Jason Katz as Methuselah struggled to amuse, both bewigged (quite poorly) as an ancient, and sans wig as a contemporary--a theatrical conceit never convincingly explained. Old or young, Katz played his smarmy hero as a man who could betray God Himself just to stay alive 20 minutes longer. With humor such as ``Ham, Shem, and Curly'' for Biblical sons' names, Mr. Katz struggled mostly in vain. Of course he who straddles two characterizations while sliding down a theatrical razor blade cannot expect to be intact when reaching bottom. But Katz did good work as a rock artist sprechstimming pointless lyrics.
Erin Kelley as Methuselah's hapless wife gave the most interesting performance. She showed real pathos and real affection for her doltish husband. The play was far beneath her considerable talents.
Dan Leventritt, an out-of-shape Ted Danson, played a kind of Dr. Death. He not only ate the scenery, he actually banged into it.
Mira Kingsley and Julia Martin as ``Handmaiden (blonde hair)'' and ``Handmaiden (red hair)'' mostly danced and chanted their roles and were always interesting to watch. Kingsley's long and gorgeous tresses were well worth the extra program credit.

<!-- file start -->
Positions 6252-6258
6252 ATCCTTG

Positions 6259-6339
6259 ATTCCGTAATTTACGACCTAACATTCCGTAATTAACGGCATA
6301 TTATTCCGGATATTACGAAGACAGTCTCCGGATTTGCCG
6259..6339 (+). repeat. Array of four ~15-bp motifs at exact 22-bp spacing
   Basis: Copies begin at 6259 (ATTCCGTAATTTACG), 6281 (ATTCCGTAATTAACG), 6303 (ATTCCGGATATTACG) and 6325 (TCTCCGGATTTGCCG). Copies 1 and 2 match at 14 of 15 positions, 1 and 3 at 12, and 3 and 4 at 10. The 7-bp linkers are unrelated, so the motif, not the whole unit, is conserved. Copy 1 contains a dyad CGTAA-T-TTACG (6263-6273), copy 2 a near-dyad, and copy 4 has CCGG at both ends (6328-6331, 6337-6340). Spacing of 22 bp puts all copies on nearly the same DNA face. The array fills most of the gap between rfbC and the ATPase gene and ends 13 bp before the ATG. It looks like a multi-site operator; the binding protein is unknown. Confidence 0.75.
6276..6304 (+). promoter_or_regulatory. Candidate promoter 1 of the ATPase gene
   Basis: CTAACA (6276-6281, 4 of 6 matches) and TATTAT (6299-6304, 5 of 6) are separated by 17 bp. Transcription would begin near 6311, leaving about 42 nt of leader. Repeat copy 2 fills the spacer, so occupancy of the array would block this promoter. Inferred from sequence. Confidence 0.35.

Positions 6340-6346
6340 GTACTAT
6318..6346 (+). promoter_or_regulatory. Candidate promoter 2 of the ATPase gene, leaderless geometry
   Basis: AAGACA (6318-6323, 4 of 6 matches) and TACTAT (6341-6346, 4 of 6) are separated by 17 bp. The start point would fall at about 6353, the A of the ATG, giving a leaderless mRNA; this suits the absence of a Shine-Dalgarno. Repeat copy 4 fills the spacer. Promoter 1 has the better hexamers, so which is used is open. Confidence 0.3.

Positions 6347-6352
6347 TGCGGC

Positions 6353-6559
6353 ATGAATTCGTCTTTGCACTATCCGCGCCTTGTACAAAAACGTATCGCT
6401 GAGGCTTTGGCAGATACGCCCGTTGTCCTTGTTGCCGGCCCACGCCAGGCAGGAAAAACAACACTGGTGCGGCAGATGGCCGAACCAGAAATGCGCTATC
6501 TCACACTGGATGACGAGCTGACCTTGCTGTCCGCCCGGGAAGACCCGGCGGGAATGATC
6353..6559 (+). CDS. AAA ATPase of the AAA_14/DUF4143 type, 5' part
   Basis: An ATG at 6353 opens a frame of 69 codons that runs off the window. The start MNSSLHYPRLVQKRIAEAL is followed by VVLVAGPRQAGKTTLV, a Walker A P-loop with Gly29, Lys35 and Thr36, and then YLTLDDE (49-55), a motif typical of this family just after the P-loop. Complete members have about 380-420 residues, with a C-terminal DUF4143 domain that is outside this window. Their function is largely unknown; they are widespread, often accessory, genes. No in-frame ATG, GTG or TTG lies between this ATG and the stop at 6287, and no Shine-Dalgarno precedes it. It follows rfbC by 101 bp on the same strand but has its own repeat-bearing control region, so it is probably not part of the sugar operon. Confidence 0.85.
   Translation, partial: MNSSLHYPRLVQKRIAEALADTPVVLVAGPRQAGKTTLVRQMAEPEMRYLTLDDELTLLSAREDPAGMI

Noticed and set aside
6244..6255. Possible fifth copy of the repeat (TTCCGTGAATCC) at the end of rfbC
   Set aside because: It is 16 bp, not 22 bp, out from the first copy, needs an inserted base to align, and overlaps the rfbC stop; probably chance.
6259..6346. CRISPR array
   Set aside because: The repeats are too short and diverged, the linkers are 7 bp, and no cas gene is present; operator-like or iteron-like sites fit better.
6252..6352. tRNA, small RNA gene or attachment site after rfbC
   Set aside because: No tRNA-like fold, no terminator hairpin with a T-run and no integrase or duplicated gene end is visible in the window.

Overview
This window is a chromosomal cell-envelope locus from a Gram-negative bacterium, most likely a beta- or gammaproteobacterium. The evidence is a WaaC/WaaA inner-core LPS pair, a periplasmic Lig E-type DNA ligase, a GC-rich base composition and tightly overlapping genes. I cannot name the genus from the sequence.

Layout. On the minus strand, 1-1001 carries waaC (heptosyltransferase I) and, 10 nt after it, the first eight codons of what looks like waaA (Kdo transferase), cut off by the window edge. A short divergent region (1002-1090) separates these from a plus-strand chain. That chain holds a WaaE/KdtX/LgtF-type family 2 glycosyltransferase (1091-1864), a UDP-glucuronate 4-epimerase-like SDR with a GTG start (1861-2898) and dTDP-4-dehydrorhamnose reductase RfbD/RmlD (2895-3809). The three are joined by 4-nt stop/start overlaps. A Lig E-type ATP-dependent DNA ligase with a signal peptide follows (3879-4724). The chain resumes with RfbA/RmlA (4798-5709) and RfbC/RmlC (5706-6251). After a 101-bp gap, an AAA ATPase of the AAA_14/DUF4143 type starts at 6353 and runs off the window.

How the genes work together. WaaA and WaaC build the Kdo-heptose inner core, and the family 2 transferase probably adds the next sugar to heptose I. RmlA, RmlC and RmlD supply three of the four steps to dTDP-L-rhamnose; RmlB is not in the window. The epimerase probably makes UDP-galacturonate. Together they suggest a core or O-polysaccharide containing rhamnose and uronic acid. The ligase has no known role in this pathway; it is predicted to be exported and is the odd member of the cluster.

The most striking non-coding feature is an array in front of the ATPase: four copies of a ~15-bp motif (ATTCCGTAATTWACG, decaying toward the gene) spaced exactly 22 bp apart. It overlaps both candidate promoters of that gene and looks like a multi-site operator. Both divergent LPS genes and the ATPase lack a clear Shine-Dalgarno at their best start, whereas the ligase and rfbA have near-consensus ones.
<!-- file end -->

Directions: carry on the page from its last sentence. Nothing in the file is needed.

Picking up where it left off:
The director's staging skills outshone his dramaturgy. For example, he choreographed the Handmaidens' hands quite handsomely.
David Maxine's set, which illustrated a sense of chronology as whimsical as The Skin of Our Teeth, was ugly, but well-thought-out.
John Hudak's sound effects turned on and off obtrusively, and the lighting effect to simulate Hiroshima was very makeshift. But the (uncredited) costumes were quite adequate.
The author sought, with sturm, drang, and a kitchen sink or two, to infuse life into a 969-year-old moribund character, extending his mortality to three millennia or more by making him witness to the Flood, the Plague, the salt pillars of Sodom and Gomorrah, the glory of Delphi, the grandeur of Pompeii, de Falla's ``Ritual Fire Dance,'' and the Second World War....
...Among other things--such as an orgy scene, with Methuselah gobbling grapes his wife dangled overhead--which led to the play's most compellingly suspenseful question: when would one of the five actors step on one of the seven grapes that dropped on the floor? The answer came near the end, as one of the Handmaidens rose slowly (having just perished in an atomic bomb blast) with one perfect grape squished flat against her lovely, bare back. As for the burning question--whether or not Methuselah survived after the lights faded out--such things were left to the audience's overly -- yet really underly -- stimulated imagination.
Copyright 1997 Marshall Yaeger
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